Pick up know-how for tackling diseases, pests and weeds.
Farm bill, farm marketing, agribusiness webinars, & farm policy.
Find tactics for healthy livestock and sound forages.
Scheduling and methods of irrigation.
Explore our Extension locations around the state.
Commercial row crop production in Arkansas.
Agriculture weed management resources.
Use virtual and real tools to improve critical calculations for farms and ranches.
Learn to ID forages and more.
Explore our research locations around the state.
Get the latest research results from our county agents.
Our programs include aquaculture, diagnostics, and energy conservation.
Keep our food, fiber and fuel supplies safe from disaster.
Private, Commercial & Non-commercial training and education.
Specialty crops including turfgrass, vegetables, fruits, and ornamentals.
Find educational resources and get youth engaged in agriculture.
Gaining garden smarts and sharing skills.
Creating beauty in and around the home.
Maintenance calendar, and best practices.
Coaxing the best produce from asparagus to zucchini.
What’s wrong with my plants? The clinic can help.
Featured trees, vines, shrubs and flowers.
Ask our experts plant, animal, or insect questions.
Enjoying the sweet fruits of your labor.
Herbs, native plants, & reference desk QA.
Growing together from youth to maturity.
Crapemyrtles, hydrangeas, hort glossary, and weed ID databases.
Get beekeeping, honey production, and class information.
Grow a pollinator-friendly garden.
Schedule these timely events on your gardening calendar.
Equipping individuals to lead organizations, communities, and regions.
Guiding communities and regions toward vibrant and sustainable futures.
Guiding entrepreneurs from concept to profit.
Position your business to compete for government contracts.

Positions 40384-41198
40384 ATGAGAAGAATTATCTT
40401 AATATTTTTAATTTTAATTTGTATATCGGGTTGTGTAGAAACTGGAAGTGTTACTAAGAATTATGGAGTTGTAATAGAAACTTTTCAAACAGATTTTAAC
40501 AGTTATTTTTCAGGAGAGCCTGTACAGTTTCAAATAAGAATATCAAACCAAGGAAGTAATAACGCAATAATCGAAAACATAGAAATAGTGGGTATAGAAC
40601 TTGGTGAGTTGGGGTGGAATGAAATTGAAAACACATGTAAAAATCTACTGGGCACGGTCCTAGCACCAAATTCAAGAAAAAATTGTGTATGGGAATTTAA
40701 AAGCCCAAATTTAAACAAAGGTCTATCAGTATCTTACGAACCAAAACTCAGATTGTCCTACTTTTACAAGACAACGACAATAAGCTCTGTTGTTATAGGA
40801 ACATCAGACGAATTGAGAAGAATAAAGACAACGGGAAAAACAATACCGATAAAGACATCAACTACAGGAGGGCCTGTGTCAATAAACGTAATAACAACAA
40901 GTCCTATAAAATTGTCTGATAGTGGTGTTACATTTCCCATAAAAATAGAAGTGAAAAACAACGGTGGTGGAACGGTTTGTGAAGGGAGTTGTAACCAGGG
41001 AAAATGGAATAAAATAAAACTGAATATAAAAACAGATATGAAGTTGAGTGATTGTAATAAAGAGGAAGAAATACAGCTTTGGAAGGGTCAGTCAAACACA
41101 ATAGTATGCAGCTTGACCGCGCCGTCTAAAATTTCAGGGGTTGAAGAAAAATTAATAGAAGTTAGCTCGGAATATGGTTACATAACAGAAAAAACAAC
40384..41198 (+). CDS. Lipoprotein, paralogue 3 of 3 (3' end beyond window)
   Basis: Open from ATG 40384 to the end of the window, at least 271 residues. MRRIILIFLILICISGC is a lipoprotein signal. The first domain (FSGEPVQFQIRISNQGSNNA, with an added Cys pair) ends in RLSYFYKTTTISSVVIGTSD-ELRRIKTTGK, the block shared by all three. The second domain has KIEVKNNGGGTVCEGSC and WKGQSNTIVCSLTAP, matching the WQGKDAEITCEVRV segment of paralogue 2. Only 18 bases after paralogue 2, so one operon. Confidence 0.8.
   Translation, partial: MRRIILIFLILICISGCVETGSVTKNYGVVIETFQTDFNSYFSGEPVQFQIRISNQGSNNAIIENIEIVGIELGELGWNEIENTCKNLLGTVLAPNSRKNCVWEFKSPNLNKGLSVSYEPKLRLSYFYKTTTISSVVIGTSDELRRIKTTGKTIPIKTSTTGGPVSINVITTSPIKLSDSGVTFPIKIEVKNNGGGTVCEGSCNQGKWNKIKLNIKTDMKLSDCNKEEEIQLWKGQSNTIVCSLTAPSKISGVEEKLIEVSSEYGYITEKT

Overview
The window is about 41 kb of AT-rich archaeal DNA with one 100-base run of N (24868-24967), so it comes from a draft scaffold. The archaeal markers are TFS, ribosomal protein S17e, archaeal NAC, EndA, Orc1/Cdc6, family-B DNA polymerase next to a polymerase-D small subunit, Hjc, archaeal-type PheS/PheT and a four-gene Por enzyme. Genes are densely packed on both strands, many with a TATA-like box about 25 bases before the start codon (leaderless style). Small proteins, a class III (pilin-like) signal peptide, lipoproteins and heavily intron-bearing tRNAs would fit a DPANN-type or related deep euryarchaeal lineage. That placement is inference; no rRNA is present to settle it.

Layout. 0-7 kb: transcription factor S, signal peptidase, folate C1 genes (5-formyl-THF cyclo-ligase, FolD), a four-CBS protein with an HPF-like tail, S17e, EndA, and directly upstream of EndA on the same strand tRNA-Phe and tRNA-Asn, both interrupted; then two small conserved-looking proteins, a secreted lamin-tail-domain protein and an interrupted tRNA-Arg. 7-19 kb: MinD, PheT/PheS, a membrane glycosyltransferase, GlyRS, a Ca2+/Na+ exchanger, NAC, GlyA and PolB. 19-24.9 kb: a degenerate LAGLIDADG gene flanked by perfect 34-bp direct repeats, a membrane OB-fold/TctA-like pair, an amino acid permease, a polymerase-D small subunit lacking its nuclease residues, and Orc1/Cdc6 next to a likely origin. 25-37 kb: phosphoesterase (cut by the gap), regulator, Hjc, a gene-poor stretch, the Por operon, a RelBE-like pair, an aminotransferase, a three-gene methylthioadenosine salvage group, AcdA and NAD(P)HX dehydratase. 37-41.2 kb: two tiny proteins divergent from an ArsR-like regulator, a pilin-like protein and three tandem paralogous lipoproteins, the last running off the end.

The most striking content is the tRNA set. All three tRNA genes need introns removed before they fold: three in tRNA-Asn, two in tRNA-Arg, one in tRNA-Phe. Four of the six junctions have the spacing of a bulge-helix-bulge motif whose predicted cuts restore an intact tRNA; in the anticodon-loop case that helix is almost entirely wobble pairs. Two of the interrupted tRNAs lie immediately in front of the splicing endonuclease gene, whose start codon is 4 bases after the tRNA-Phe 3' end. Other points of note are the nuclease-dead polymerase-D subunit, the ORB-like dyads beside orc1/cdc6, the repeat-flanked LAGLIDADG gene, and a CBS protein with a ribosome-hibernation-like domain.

Find trends, opportunities and impacts.
Providing unbiased information to enable educated votes on critical issues.
Increase your knowledge of public issues & get involved.
Research-based connection to government and policy issues.
Support Arkansas local food initiatives.
Read about our efforts.
Preparing for and recovering from disasters.
Licensing for forestry and wildlife professionals.
Preserving water quality and quantity.
Cleaner air for healthier living.
Firewood & bioenergy resources.
Managing a complex forest ecosystem.
Read about nature across Arkansas and the U.S.
Learn to manage wildlife on your land.
Soil quality and its use here in Arkansas.
Learn to ID unwanted plant and animal visitors.
Timely updates from our specialists.
Eating right and staying healthy.
Ensuring safe meals.
Take charge of your well-being.
Cooking with Arkansas foods.
Making the most of your money.
Making sound choices for families and ourselves.
Nurturing our future.
Get tips for food, fitness, finance, and more!
Understanding aging and its effects.
Giving back to the community.
Managing safely when disaster strikes.
Listen to our latest episode!
TEXARKANA, Ark. –
When most people think of summertime, they think of picnics, and what better to have
at a picnic than potato salad. Everyone has their own version of potato salad.
It is believed that Spanish explorers introduced potatoes to Europe from South America
in the 1500s. By the 1800s, seasoned spuds were a staple, and waves of immigrants
brought the dish here. Potato salad is widely believed to have originated in Germany.
Careful handling is required of potato salad since many of the ingredients lend themselves